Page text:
Brace your engines: Five things to know about Kennedy rehab, Part 2

Is there a bright side to the resumption of a three-year Kennedy Expressway construction project on Monday?

“We’re one-third done,” Illinois Department of Transportation District 1 Bureau Chief of Construction Jon Schumacher noted.

We can’t dispute that. It’s also a great opportunity to practice anger-management skills as your car baby-steps in the work zone between the Edens Expressway and Ohio Street.

Year 2 focuses on rehabbing the reversible lanes, which close Monday night.

And when the $150 million project wraps up in 2025, IDOT promises a pristine road surface sans potholes.

The inbound lanes were fixed in 2023, and “it’s a smoother commute so nobody’s spilling their coffee,” Schumacher said.

Let’s dig into the details.

What’s different this year?

As in 2023, crews will rehab bridge decks on the reversible lanes, patch pavement, add LED lighting and paint Hubbard’s Cave.

Also, “we’ll replace the REVLAC system, which is our reversible lane access control system,” Schumacher said at a Thursday briefing. The swinging gates that control access to the reversible lanes were last redone in 1990.

“We’re going to modernize the entire system so it’s going to be more efficient to switch the lanes inbound and outbound when we need it. By upgrading them, it’s going to make the system be able to switch over faster and also be much more reliable as far as breakdowns go.”

Construction on the inbound lanes caused traffic misery in 2023. Why is this necessary?

The Kennedy Expressway opened in 1960. That means 36 bridges on the corridor have reached the end of their useful life span.

“We are going out and doing a major rehabilitation now so we don’t have to do a replacement, which would take a lot longer and be much more intrusive to the motoring public,” Schumacher said. It also means no more emergency patching.

Will IDOT open the reversible lanes for the NASCAR Chicago Street Race and Democratic National Convention this summer?


“We’re definitely going to be looking at ways of completing the work as quickly as possible. But with the nature and scope of the work being completed, it’s not going to be something that we can open up for a weekend or a short period of time,” Schumacher said.

What should drivers do and not do?

IDOT advises motorists to consider using the CTA or Metra and tweaking their work schedules to travel at off-peak times, if possible.

And, please be careful, Schumacher said, noting drivers initially followed work zone speed limits in spring 2023, but good behavior declined over time.

“We see high speeds through work zones, unnecessary lane changes, and people not paying attention to the signs. Probably the biggest (hazard) is distracted driving” and using cellphones, he warned.

  Traffic flows near the junction of interstates 90 and 94 in Chicago on Thursday. Year 2 of a three-year, $150 million improvement project begins Monday. Joe Lewnard/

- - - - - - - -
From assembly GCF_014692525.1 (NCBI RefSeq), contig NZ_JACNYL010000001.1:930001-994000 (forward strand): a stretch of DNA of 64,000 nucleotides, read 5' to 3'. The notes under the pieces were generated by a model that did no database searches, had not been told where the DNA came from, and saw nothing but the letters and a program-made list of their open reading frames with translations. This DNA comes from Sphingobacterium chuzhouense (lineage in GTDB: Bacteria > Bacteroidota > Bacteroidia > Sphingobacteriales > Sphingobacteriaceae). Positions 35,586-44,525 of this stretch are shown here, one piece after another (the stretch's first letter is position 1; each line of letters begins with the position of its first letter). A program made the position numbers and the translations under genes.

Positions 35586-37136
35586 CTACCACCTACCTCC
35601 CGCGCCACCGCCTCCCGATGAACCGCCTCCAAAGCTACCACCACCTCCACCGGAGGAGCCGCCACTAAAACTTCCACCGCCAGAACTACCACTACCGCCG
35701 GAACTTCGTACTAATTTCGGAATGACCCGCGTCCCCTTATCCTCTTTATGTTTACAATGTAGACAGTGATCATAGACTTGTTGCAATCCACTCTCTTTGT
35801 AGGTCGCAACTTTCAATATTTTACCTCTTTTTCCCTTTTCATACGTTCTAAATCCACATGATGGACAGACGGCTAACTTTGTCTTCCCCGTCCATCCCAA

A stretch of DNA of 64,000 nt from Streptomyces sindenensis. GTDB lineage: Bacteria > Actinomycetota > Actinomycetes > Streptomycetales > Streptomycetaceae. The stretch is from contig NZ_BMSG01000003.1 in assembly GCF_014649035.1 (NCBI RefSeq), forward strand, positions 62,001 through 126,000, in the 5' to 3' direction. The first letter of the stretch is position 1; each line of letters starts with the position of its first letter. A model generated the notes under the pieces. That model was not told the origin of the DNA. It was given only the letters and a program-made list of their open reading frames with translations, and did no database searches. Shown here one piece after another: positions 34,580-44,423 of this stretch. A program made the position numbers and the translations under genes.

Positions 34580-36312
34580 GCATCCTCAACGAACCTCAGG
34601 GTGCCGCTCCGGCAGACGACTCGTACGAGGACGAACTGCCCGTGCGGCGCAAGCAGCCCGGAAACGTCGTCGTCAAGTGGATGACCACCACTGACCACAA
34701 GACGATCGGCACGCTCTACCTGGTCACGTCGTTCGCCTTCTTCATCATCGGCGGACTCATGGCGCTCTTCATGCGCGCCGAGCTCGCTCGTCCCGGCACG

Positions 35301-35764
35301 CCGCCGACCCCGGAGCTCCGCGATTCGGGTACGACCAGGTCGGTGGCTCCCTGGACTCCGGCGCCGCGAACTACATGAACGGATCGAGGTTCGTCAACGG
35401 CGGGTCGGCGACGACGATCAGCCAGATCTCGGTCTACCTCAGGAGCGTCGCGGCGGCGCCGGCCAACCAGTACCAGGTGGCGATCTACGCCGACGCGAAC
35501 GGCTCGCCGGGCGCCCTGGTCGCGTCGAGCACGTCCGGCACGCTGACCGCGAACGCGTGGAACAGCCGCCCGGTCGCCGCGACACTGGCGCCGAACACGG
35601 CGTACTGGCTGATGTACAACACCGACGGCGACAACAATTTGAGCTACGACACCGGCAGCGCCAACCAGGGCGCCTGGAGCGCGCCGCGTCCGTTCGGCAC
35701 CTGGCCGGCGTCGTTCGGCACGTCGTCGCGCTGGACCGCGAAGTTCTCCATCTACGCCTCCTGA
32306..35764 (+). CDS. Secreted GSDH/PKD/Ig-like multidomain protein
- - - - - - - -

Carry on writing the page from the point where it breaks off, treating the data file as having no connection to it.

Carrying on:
What’s next?

IDOT expects work to wrap between late November and mid-December, although mild weather this spring could result in an earlier finish.

The final stage is the outbound lanes in 2025.

Schumacher hopes drivers have noticed improvements on the inbound bridge decks that “used to look like the surface of the moon with all the potholes (that) have been completely redone. So it’s a much smoother ride. In the long run, you should see less maintenance on your car.”

One more thing

To help travelers or workers experiencing overdoses from opioids, the Chicago Department of Aviation now is stocking supplies of Narcan at O’Hare and Midway international airports. Narcan, a nasal spray used to counter overdoses from fentanyl and heroin, will be placed in cabinets where defibrillators already are located. If opened, an alarm will dispatch officers to assist.

“Serious health situations such as overdoses can happen anywhere in our city, including our airports,” Mayor Brandon Johnson said.

Gridlock alert

And speaking of construction, drivers in Des Plaines and Rosemont can expect lane closures this week on the Higgins Road (Route 72) bridge over Willow Creek, just east of Mannheim Road. Crews are installing a new deck overlay with work wrapping up in November.

  Illinois Department of Transportation spokeswoman Maria Castaneda introduces District One Bureau Chief of Construction John Schumacher at a briefing Thursday held on the Montrose Avenue eastbound entrance ramp at the junction of interstates 90 and 94 in Chicago. Joe Lewnard/
  The concrete surface of the eastbound lanes near the junction of interstates 90 and 94 in Chicago shows signs of deterioration Thursday. Joe Lewnard/
  The reversible lanes on the Kennedy Expressway will be rehabbed starting Monday. Joe Lewnard/
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